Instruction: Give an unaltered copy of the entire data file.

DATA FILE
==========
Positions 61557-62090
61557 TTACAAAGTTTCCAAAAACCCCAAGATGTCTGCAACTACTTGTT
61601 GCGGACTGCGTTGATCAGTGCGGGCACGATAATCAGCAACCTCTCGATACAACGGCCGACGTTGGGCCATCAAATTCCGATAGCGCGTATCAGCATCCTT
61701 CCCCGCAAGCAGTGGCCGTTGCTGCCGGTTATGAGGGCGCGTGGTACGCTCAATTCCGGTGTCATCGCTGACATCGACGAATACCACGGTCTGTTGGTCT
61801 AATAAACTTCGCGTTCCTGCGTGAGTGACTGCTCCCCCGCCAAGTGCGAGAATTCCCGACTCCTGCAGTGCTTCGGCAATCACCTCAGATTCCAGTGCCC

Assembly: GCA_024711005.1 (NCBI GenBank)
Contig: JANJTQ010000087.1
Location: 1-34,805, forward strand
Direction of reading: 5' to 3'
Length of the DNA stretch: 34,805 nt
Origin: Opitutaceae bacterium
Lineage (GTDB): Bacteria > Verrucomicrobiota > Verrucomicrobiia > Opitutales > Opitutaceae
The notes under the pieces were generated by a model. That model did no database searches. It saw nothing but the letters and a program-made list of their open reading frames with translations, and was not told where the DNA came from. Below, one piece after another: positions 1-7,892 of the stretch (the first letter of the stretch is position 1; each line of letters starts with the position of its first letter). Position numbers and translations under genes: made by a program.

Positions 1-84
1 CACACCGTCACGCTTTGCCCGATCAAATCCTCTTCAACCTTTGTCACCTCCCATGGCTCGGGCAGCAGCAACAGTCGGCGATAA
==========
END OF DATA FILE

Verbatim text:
Positions 61557-62090
61557 TTACAAAGTTTCCAAAAACCCCAAGATGTCTGCAACTACTTGTT
61601 GCGGACTGCGTTGATCAGTGCGGGCACGATAATCAGCAACCTCTCGATACAACGGCCGACGTTGGGCCATCAAATTCCGATAGCGCGTATCAGCATCCTT
61701 CCCCGCAAGCAGTGGCCGTTGCTGCCGGTTATGAGGGCGCGTGGTACGCTCAATTCCGGTGTCATCGCTGACATCGACGAATACCACGGTCTGTTGGTCT
61801 AATAAACTTCGCGTTCCTGCGTGAGTGACTGCTCCCCCGCCAAGTGCGAGAATTCCCGACTCCTGCAGTGCTTCGGCAATCACCTCAGATTCCAGTGCCC

Assembly: GCA_024711005.1 (NCBI GenBank)
Contig: JANJTQ010000087.1
Location: 1-34,805, forward strand
Direction of reading: 5' to 3'
Length of the DNA stretch: 34,805 nt
Origin: Opitutaceae bacterium
Lineage (GTDB): Bacteria > Verrucomicrobiota > Verrucomicrobiia > Opitutales > Opitutaceae
The notes under the pieces were generated by a model. That model did no database searches. It saw nothing but the letters and a program-made list of their open reading frames with translations, and was not told where the DNA came from. Below, one piece after another: positions 1-7,892 of the stretch (the first letter of the stretch is position 1; each line of letters starts with the position of its first letter). Position numbers and translations under genes: made by a program.

Positions 1-84
1 CACACCGTCACGCTTTGCCCGATCAAATCCTCTTCAACCTTTGTCACCTCCCATGGCTCGGGCAGCAGCAACAGTCGGCGATAA